Technology stocks rose today as Wall Street bet that embattled chip makers like Intel may turn the corner, but blue chips slipped as the murky economic outlook kept investor enthusiasm in check.
The market has been range-bound over the last few weeks as investors wait for hints of an economic pick-up. The Federal Reserve has slashed interest rates six times this year and is expected to cut again at its policy-setting meeting next Tuesday to spark growth in the world's largest economy.
"We were forced to wade through 800 pre-announcements of earnings — it seemed like the largest confession season that I have ever live through," said Ted Oberhaus, manager of equity trading at Lord Abbett & Co., echoing investors' growing frustration over the market's lackluster performance. "We were rewarded for our patience with more bad numbers, layoffs and dividend cuts. We really need a catalyst to get this market going."
The tech-rich Nasdaq Composite Index rose 25.31 points, or 1.29 percent, to end at 1,981.78. The blue-chip Dow Jones Industrial average slipped 0.34 points, to 10415.91. The broader Standard & Poor's 500 Index added 1.05 points, or 0.09 percent, at 1,191.21.
In its bullish call, Goldman Sachs added Intel, the world's largest maker of chips for personal computers, to its recommended list. Other tech companies added to that list included microchip maker Analog Devices, communications chip maker Broadcom and wireless technology firm Qualcomm.
The investment house said it had raised its ratings on Intel, Analog Devices and a third company, Maxim Integrated Products Inc., in anticipation of the business environment turning positive toward the fourth quarter.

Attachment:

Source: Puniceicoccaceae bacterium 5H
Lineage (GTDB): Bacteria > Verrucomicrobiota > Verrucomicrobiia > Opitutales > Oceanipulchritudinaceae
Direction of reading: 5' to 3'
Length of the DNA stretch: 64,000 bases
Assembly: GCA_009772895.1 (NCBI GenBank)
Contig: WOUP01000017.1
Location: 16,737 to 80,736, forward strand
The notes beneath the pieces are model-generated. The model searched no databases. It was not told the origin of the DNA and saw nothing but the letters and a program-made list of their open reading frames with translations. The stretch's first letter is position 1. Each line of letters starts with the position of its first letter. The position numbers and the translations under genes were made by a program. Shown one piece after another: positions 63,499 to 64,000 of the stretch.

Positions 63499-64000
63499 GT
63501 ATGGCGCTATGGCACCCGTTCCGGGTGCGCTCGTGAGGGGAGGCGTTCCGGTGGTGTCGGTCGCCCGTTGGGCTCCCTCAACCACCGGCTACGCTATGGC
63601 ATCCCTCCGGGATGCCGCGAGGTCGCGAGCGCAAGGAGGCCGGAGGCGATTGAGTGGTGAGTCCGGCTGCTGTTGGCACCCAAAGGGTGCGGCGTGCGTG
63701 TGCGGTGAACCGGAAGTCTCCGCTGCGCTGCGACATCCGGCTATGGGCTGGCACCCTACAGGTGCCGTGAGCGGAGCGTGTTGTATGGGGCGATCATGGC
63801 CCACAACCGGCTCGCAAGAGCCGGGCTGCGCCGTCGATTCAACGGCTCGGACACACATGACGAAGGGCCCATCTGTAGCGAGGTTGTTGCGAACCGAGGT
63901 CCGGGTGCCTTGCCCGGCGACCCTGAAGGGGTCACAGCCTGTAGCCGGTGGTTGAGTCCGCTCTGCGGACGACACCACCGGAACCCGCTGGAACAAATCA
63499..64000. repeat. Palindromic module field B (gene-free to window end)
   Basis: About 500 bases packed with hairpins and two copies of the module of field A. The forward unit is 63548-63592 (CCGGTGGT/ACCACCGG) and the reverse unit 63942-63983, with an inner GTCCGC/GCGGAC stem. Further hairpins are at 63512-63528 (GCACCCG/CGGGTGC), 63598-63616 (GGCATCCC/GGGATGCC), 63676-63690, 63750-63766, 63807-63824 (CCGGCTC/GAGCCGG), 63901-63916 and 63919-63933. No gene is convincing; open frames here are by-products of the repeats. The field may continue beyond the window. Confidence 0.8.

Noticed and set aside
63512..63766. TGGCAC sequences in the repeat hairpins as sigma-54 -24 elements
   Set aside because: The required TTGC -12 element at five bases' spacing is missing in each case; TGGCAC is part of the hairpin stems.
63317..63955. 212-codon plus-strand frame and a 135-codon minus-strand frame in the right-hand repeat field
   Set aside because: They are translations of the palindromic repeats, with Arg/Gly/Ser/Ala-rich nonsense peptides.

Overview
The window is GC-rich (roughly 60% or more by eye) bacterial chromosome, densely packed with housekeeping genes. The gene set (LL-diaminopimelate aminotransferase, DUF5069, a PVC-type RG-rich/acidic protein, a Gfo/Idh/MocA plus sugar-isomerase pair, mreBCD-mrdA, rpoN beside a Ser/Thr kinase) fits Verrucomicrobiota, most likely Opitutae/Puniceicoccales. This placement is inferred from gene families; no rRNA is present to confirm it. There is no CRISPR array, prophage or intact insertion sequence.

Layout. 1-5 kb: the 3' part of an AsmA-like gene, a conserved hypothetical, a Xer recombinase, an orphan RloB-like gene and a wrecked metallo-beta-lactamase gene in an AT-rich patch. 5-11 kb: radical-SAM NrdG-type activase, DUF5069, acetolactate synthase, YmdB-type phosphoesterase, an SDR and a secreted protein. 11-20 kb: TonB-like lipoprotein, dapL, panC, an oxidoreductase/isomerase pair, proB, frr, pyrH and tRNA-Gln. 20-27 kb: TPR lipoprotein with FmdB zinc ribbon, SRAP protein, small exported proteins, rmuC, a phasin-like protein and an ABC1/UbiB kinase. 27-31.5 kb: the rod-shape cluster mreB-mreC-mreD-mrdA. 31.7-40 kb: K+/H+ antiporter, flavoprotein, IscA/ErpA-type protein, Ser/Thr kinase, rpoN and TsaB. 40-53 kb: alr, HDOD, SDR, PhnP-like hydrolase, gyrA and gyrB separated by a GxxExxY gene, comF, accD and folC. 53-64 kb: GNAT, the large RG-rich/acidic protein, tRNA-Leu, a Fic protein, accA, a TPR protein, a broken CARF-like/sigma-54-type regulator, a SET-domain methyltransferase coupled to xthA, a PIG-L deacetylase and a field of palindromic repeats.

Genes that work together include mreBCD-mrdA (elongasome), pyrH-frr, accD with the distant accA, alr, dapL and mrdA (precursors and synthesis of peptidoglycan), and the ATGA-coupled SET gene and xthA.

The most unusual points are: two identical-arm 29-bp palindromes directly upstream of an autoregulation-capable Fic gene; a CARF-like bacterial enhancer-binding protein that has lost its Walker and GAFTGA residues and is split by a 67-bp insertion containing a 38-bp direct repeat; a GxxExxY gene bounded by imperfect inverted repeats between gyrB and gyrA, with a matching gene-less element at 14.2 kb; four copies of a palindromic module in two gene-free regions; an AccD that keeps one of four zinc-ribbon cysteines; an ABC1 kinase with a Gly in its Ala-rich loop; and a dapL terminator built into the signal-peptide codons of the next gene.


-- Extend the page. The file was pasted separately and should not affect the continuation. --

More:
On Broadcom and Qualcomm, Goldman believes the inventory correction in the telecom sector is well on its way.
Intel rose 50 cents to $30.45, boosting the Nasdaq and offering support to the Dow. Analog Devices, which trades on the New York Stock Exchange, moved up $1.70 to $49.15. Maxim jumped $2.97 to $51.16 on the Nasdaq.
The Philadelphia Stock Exchange semiconductor index, the leading gauge of the sector, perked 1.39 percent.
"There's likelihood of a pretty big knee jerk reaction when that [tech] group starts to move, particularly semiconductors," said March of Armada. But the general view, he said, is "growth may be slower for the coming cycle than it was in the last one primarily due to maturity in the personal computer market."
Network computing giant Sun Microsystems lost 3 cents at $16.19. Merrill Lynch slashed its estimate of Sun's earnings for the first quarter of 2002, to 1 cents per share from 4 cents.
Stocks to Watch
Alcoa Inc., the world's No. 1 aluminum producer, rose 21 cents to $37.22, reversing an early loss. The Dow component revised its earnings downward after some of its customers filed for bankruptcy earlier this month.
Oracle Corp., the most active issue on Nasdaq, added 53 cents to $15.69. The stock managed to erase an earlier loss after ABN Amro cut its earnings estimate for the business software maker, saying it does not believe Oracle will be able to mount a serious threat against rivals such as Siebel Systems Inc..
BEA Systems Inc. lost 20 cents at $18.30 after ABN Amro slashed its rating for the software maker to "add" from "buy" partly because of weakness in international markets.